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Freedom of Expression Comes With Responsibilities, Lawyers Say

  • Dy Khamboly
  • VOA Khmer

Sok Sam Oeun, an independent lawyer and Kim Santepheap, spokesman of the Ministry of Justice in VOA studio in Phnom Penh on Wednesday May 25, 2016. (Lim Sothy/VOA Khmer)

Sok Sam Oeun, an independent lawyer and Kim Santepheap, spokesman of the Ministry of Justice in VOA studio in Phnom Penh on Wednesday May 25, 2016. (Lim Sothy/VOA Khmer)

Hello VOA radio listeners said they had a hard time understanding the difference between what constitutes an individual’s right to free expression and defamation.

Cambodians should be free to express themselves, but that freedom of expression must not infringe upon others’ rights, lawyers told VOA Khmer on Wednesday.

Under the constitution, Cambodians are guaranteed freedoms of expression, media and assembly, but these rights cannot affect the rights of others, “affect the traditions of society” or be performed in violation of the law.

But rights groups argue that those freedoms are not guaranteed in practice.

Over the past several months the courts have issued subpoenas against opposition leaders Sam Rainsy and Kem Sokha, who are accused of defaming Foreign Minister Hor Namhong and young activist Thy Sovantha, respectively.

More recently, the Cambodian People’s Party filed a defamation suit against political analyst Ou Virak, who allegedly suggested that the case against Sokha was politically motivated.

Listeners who called in to the Hello VOA radio program this Wednesday said they had a hard time understanding the difference between what constitutes an individual’s right to free expression and defamation.

Sok Sam Oeun, an independent lawyer, said that “if you use your freedom to violate another person's freedom and rights, you will have to face legal action that falls under the responsibility to protect of the state.”

“Couples or lovers talking to each other in their private room cannot commit public defamation. Someone who sneakily records and leaks the conversation should be the one to be punished, not the couple or the lovers,” he added in an apparent reference to the case against Sokha.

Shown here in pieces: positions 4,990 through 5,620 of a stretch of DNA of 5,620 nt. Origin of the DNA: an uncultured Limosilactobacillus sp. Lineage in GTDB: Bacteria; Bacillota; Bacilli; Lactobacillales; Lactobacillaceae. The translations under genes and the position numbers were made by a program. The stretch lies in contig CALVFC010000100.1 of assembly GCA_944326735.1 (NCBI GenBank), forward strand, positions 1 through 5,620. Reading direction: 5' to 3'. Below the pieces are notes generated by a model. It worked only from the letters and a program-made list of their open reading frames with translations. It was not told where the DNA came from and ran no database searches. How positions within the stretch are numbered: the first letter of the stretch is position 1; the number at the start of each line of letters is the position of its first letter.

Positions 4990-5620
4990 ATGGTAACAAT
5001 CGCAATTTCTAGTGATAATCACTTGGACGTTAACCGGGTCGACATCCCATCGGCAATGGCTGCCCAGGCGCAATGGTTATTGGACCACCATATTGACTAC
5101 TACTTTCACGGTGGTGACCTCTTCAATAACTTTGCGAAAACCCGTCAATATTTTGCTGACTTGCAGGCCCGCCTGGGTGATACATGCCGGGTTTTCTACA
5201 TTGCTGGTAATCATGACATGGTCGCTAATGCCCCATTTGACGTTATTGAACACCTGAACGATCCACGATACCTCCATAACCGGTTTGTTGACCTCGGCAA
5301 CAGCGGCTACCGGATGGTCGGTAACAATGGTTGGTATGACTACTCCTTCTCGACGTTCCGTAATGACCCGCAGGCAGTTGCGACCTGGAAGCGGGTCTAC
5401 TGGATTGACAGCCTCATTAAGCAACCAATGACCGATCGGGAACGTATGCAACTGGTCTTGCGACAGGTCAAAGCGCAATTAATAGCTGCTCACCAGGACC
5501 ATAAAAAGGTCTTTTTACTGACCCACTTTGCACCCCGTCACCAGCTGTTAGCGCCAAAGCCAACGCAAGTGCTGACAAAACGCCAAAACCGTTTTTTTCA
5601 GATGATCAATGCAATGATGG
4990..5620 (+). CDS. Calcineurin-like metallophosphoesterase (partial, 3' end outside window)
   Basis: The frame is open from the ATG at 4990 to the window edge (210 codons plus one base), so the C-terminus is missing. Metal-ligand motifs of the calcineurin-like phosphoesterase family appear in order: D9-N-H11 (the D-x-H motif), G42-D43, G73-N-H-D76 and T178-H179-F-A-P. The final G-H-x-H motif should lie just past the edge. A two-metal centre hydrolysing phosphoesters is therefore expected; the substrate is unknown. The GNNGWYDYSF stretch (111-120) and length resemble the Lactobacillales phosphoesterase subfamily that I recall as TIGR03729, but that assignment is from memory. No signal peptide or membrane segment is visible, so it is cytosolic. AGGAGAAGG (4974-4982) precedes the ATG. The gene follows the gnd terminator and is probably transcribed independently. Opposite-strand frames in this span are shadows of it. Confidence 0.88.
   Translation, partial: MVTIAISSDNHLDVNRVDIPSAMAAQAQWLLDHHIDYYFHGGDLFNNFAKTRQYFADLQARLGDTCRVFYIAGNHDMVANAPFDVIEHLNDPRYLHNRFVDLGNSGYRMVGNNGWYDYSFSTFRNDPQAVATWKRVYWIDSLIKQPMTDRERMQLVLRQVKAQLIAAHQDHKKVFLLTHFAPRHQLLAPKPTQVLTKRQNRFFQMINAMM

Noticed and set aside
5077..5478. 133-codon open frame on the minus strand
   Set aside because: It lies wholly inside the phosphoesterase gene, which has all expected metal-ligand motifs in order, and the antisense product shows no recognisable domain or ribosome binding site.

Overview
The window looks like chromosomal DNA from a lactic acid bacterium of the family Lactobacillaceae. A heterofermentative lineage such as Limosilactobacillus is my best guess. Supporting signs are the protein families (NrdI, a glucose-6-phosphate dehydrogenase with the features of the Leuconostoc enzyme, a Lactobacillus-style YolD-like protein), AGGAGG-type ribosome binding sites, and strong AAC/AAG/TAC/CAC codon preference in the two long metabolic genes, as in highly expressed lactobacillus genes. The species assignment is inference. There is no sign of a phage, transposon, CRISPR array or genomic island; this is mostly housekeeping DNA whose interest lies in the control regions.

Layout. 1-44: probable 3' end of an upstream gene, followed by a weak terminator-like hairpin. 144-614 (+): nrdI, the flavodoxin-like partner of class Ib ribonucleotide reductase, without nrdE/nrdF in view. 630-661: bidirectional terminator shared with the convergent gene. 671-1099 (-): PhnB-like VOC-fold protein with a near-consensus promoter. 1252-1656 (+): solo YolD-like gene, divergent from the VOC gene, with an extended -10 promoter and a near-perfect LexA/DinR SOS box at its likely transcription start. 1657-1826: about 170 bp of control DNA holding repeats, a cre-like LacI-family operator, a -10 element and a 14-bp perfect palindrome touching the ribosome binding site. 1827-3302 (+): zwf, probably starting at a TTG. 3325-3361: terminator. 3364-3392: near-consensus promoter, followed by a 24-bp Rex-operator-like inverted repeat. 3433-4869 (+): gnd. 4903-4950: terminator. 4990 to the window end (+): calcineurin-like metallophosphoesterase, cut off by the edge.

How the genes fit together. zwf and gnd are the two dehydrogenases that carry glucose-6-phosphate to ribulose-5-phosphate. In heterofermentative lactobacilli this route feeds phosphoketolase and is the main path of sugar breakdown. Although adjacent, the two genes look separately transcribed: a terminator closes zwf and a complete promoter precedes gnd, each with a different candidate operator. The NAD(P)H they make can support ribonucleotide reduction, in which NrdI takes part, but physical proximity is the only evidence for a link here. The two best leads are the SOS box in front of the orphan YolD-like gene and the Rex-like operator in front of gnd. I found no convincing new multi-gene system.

Kim Santepheap, Ministry of Justice spokesman, said Cambodian rules were in-line with international norms.

However, one listener, Sameth, questioned why some protesters received protection while others were broken up by police.

Srey Leap, a resident of Prey Veng province, said pro-government protests often received protection from the authorities while workers’ demonstrations were often crushed.

Santepheap, however, played down the callers’ concerns, saying that “the right to demonstrate and strike are guaranteed in the constitution and laws. One undeniable obligation of the people is to respect the constitution and laws. Everyone has equal rights in front of the law.”

He added that “people have a right to express opinions but do not have the right to close down public roads.”

Sam Oeun admitted that the law governing demonstrations used vague language and required protest organizers to obtain permission from the authorities, which limits the ability of protesters to exercise their rights.

“The government and the ruling party have made a lot of progress because of criticism. If there is no criticism, there will be no change,” he added.

Santepheap stressed that “freedom of expression and criticisms are not crimes, except those that are beyond the legal boundary. The government accepts [constructive] criticism.”

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